Accomplishments/Milestones

Through the research conducted in 2002 at the Penn State High Tunnel Research and Education Facility, we have had positive results successfully using biocontrols to manage both aphids and whiteflies, the primary pests found in most crop production systems. Not only was it determined that releasing ladybird beetles was more effective at maintaining low pest populations, but it also proved to be more economical than repeated applications of insecticidal soap. The results of this research project have reinforced our hypothesis that the use of biocontrols in high tunnels will decrease or eliminate the need by growers for repeated applications of pesticides to control insect pests in high tunnels.

Events:
Spring Workshop – April 27, 2002
High Tunnel Research and Education Facility, Rock Springs, PA
Attendee’s: 28 including growers, researchers and extension personnel from PA, VA, NJ and MA.

Summer Field Day – July 19, 2002 cosponsored with PASA
High Tunnel Research and Education Facility, Rock Springs, PA
Attendee’s: 60 growers from PA, VA, WVA and NY.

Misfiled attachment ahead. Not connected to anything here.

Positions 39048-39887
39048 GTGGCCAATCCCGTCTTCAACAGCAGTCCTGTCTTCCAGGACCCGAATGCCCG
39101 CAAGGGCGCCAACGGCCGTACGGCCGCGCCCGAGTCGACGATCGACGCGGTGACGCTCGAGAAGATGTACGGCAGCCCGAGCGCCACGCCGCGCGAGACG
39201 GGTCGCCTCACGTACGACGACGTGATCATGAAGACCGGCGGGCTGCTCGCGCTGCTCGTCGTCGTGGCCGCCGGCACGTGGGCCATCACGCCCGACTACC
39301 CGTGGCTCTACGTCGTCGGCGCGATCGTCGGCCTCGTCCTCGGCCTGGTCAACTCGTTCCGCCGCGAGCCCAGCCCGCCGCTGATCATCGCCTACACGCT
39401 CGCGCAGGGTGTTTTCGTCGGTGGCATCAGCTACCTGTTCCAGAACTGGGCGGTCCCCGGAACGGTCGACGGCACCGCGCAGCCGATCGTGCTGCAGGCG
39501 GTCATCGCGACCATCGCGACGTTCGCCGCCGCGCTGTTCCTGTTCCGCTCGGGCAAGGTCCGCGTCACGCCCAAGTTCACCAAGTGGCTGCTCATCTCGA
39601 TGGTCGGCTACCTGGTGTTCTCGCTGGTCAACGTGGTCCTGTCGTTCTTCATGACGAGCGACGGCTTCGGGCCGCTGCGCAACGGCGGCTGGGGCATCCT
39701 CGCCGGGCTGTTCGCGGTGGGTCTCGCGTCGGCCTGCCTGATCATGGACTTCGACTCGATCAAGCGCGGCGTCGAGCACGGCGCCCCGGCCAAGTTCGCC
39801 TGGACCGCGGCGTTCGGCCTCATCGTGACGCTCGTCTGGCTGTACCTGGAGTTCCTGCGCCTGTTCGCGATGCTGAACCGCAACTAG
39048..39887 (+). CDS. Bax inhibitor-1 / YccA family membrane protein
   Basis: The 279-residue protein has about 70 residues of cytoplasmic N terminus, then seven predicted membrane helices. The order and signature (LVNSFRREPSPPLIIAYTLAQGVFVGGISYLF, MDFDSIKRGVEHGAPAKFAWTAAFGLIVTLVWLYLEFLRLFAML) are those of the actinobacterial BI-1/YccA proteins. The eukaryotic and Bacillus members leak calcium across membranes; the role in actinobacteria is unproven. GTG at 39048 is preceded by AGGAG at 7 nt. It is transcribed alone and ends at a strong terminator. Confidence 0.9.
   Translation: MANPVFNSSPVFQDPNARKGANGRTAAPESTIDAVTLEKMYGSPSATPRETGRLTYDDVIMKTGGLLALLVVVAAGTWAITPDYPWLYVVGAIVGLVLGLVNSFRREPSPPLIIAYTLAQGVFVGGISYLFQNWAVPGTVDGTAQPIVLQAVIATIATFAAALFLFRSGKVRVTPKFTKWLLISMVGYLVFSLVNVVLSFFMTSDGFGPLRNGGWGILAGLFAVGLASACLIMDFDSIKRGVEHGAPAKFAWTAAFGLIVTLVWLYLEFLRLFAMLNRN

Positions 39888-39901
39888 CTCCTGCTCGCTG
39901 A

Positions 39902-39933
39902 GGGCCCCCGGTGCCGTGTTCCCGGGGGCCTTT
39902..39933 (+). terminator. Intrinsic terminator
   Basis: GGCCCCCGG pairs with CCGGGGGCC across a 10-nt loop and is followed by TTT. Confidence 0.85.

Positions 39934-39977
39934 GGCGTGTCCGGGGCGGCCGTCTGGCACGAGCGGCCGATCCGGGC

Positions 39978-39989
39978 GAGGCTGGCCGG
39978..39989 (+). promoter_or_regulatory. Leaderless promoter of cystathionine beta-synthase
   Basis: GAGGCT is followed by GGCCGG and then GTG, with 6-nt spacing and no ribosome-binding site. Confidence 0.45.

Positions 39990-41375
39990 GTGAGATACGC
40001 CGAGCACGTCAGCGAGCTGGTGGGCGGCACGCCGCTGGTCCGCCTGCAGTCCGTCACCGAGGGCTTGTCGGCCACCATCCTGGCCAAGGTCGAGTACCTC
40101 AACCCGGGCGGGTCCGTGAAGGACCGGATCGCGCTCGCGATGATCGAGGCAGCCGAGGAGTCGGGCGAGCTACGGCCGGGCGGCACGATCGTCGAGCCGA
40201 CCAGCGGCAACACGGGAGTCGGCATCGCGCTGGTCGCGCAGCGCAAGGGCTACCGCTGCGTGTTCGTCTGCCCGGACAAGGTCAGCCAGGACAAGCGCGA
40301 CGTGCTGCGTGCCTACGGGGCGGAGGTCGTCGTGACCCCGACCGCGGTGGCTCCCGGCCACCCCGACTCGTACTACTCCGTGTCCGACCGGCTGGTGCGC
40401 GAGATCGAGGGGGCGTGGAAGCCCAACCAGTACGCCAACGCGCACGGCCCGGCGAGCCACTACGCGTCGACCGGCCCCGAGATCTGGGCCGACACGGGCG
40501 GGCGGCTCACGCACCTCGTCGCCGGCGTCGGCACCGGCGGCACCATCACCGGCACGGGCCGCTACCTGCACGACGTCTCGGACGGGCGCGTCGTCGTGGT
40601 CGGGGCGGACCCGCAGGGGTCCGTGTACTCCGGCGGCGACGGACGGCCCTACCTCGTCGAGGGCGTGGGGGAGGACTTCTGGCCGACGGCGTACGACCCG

Ag Progress Days – August 22-24, 2002
Rock Springs, PA
Tours of High Tunnel Research & Education Facility detailing research projects with special emphasis on IPM and SARE project.
Attendee’s: 550 over 3 days

Impacts and Contributions/Outcomes

The outcome of this year’s research has culminated in extensive data collection and analysis with preliminary discussion of results with growers and academicians touring the High Tunnel Research and Education Facility in 2002. Examples of such data is available from Northeast SARE.

This tunnel served as a control; no Ladybird beetle releases were made. Subsequently, insecticidal soap was sprayed only one time for pest control in late May.

Pest populations stayed well under the economic threshold level with few additional pest control measures (Figures 1A and 1C) In July, after three ladybird beetle releases were made in other tunnels, beetle populations raised although little reproduction was occurring as seen by the relatively low nymph level (Figures 1B and 1D). Towards the end of the season Green Lacewing Egg’s were encountered within the tunnel although no adults were sighted during scouting.

This tunnel received 4 Ladybird beetle releases.

Pest populations reached their highest levels in July, although still below the economic threshold level. Two ladybird beetle releases were made in July and reproduction occurred as nymph numbers peaked. Nymphs that matured were present in August and dropped in September as pest levels continued to decline. Few Green Lacewing Egg’s were sighted in this tunnel in July and August although no adults were encountered during scouting.